‘Overall, this research matters in moving forward on battery technologies,’ said Dr. Kevin Rosso, a Laboratory Fellow at PNNL who co-led this 6-month study. ‘Batteries that do not fade would let electronic devices work longer without recharging and make them more stable.'”

    See the full article here.

    Pacific Northwest National Laboratory (PNNL) is one of the United States Department of Energy National Laboratories, managed by the Department of Energy’s Office of Science. The main campus of the laboratory is in Richland, Washington.

    PNNL scientists conduct basic and applied research and development to strengthen U.S. scientific foundations for fundamental research and innovation; prevent and counter acts of terrorism through applied research in information analysis, cyber security, and the nonproliferation of weapons of mass destruction; increase the U.S. energy capacity and reduce dependence on imported oil; and reduce the effects of human activity on the environment. PNNL has been operated by Battelle Memorial Institute since 1965.

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  • richardmitnick 1:37 pm on August 19, 2013 Permalink | Reply
    Tags: , Battery technology, ,   

    From SLAC: “Designer Glue Improves Lithium-ion Battery Life” 

    August 19, 2013
    Mike Ross

    “When it comes to improving the performance of lithium-ion batteries, no part should be overlooked – not even the glue that binds materials together in the cathode, researchers at SLAC and Stanford have found.

    Tweaking that material, which binds lithium sulfide and carbon particles together, created a cathode that lasted five times longer than earlier designs, according to a report published last month in Chemical Science. The research results are some of the earliest supported by the Department of Energy’s Joint Center for Energy Storage Research.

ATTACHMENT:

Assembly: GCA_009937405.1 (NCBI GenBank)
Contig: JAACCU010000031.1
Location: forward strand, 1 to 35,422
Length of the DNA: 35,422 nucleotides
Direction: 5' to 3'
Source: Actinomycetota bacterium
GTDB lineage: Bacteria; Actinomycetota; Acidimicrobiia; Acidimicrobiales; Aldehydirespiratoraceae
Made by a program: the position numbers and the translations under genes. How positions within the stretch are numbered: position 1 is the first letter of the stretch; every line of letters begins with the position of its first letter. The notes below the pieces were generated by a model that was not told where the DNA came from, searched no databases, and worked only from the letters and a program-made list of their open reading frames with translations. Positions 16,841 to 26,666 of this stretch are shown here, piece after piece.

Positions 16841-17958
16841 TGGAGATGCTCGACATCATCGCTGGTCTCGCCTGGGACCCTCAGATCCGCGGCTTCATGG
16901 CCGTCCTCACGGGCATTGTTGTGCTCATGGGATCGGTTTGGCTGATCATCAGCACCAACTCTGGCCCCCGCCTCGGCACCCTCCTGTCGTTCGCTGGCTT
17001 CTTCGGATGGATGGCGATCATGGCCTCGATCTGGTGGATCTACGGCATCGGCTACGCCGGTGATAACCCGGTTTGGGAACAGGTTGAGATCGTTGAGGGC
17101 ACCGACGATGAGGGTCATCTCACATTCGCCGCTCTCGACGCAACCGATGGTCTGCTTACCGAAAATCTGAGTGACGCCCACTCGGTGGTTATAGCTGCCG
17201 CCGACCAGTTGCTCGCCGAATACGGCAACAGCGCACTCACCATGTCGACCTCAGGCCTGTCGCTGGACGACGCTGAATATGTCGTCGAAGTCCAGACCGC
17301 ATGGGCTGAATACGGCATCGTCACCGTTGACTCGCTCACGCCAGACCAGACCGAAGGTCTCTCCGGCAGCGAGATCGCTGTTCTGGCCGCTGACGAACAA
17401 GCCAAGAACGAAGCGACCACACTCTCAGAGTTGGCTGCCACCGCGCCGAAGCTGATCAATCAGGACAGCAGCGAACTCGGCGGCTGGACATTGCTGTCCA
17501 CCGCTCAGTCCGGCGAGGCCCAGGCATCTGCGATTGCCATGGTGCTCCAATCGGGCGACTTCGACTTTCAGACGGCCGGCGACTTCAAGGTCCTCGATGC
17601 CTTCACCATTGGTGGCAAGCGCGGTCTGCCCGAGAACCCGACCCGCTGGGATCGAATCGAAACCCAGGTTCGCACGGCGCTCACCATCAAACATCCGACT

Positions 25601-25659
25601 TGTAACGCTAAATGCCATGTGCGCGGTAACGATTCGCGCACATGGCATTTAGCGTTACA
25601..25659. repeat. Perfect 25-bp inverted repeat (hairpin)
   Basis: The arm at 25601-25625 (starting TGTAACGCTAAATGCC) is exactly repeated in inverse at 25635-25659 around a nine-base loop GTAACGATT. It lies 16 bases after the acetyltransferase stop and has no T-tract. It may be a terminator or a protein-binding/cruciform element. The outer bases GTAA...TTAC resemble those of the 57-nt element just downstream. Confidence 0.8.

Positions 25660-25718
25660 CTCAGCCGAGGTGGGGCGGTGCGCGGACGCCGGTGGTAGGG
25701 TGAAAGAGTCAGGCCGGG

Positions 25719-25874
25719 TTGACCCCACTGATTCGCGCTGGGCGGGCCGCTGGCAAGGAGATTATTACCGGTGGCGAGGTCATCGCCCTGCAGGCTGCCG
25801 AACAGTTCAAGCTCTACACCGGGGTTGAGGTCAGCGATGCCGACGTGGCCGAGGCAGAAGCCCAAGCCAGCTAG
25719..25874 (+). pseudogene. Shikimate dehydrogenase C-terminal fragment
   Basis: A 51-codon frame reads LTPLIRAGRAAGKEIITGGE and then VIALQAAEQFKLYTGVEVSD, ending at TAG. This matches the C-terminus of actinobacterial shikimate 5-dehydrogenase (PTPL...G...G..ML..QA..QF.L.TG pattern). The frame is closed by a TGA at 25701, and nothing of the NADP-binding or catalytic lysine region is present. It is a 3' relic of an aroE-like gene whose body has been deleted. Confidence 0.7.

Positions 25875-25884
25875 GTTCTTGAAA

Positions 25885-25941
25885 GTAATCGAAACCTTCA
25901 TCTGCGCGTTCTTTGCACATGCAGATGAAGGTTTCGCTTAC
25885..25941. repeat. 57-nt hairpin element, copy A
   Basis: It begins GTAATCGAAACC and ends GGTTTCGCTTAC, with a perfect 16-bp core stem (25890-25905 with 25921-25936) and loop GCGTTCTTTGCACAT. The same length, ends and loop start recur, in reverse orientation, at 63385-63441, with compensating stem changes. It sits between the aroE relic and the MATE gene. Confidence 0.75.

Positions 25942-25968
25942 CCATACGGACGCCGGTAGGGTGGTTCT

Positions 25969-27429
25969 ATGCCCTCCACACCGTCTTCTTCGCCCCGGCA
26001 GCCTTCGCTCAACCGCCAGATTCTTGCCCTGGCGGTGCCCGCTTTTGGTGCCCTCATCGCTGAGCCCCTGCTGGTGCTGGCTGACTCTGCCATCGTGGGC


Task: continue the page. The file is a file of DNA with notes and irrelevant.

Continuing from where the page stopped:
‘We were very impressed with how important this binder was in improving the lifetime of our experimental battery,’ said Yi Cui, an associate professor at SLAC and Stanford who led the research.

    glue
    A new binder material forms a fine-grained (top) lithium sulfide/carbon composite cathode, compared with the large clumps (bottom) that form when another common binder is used. In an operating lithium-ion battery, the larger clumps caused the battery to be ruined after just 100 charge/discharge cycles. In contrast, an experimental battery using the new binder lasted nearly five times longer. (Zhi Wei Seh/Stanford)

    Researchers worldwide have been racing to improve lithium-ion batteries, which are one of the most promising technologies for powering increasingly popular devices such as mobile electronics and electric vehicles. In theory, using silicon and sulfur as the active elements in the batteries’ terminals, called the anode and cathode, could allow lithium-ion batteries to store up to five times more energy than today’s best versions. But finding specific forms and formulations of silicon and sulfur that will last for several thousand charge-discharge cycles during real-life use has been difficult.